The COVID-19 pandemic exposed deep cracks in the health-care delivery system that have been patched up a bit to prevent and treat coronavirus but remain fundamentally in place, Parmet says.

The pandemic is taking the lives of 500 people on a daily basis still, and low-income people and those with underlying health issues will remain at highest risk of severe illness and death from COVID-19, she says.

“There are going to be a lot of people who fall through the hole” in the health-care delivery system, Parmet says.

COVID-19 “might not be the emergency it was, but it is still an infectious disease,” she says.

“If I can’t afford to get tested, and I can’t afford to get vaccinated, and I walk around with COVID and I spread it to you, you may be more vulnerable.”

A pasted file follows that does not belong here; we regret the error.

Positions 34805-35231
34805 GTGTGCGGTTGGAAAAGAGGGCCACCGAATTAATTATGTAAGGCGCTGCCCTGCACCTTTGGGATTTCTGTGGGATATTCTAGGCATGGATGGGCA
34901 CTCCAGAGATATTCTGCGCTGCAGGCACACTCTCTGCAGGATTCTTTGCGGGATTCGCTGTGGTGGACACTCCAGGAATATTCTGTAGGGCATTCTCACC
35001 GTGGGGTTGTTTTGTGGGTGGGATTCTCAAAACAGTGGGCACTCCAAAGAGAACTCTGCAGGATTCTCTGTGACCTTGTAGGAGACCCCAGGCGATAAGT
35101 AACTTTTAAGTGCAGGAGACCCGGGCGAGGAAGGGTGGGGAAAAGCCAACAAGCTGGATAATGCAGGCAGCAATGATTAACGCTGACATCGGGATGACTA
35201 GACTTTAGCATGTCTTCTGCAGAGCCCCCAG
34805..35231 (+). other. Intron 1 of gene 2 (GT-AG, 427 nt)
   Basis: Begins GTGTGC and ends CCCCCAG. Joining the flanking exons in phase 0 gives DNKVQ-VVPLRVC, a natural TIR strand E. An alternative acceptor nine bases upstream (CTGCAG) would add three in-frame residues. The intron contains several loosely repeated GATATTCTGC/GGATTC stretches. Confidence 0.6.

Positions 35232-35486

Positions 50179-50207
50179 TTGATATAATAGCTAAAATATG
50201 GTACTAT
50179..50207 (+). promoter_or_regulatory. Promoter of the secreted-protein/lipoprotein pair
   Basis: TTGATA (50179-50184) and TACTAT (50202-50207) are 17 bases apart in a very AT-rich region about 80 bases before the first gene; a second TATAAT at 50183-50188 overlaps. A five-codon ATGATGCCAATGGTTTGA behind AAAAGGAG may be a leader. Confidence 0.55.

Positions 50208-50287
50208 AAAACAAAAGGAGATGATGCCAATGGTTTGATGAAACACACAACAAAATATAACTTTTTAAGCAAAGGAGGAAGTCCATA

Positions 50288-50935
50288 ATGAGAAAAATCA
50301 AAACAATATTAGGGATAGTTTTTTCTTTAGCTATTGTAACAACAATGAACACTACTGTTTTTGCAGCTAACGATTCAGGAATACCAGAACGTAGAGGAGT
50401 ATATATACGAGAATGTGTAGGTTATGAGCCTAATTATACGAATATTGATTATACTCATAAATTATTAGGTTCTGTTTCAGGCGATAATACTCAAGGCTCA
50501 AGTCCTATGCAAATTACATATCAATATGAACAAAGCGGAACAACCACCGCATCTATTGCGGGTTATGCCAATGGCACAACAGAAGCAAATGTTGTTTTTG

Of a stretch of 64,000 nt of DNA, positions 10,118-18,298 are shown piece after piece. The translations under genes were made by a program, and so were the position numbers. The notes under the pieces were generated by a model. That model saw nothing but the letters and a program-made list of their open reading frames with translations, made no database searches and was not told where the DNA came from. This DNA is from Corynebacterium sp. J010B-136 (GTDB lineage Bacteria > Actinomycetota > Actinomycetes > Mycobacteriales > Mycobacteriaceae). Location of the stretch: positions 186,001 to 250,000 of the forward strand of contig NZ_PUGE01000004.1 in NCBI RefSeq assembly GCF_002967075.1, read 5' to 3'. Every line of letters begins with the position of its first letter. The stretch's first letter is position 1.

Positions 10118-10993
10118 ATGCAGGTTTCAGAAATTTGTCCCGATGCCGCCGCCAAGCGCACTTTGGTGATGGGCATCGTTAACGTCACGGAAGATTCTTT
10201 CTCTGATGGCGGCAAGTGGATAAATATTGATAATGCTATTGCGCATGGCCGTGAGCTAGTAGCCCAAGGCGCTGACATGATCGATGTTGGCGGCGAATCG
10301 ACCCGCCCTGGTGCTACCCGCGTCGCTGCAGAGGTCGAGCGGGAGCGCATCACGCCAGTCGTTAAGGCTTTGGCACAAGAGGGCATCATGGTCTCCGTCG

“You not only hurt the person who can’t get tested, you hurt the people they interact with. So it affects population level risk,” Parmet says.

The country is in a period of transition now in regards to the pandemic, Maniar says.

“Unfortunately, we will face future pandemics so we can’t take our eye off the ball. There are a lot of things we learned over the course of this pandemic and a lot of areas for improvement that were identified,” he says.

“This is our opportunity to address those things to ensure that when the next pandemic arrives–because it’s not an if it’s a when—we will be far more prepared than we were this time around,” Maniar says.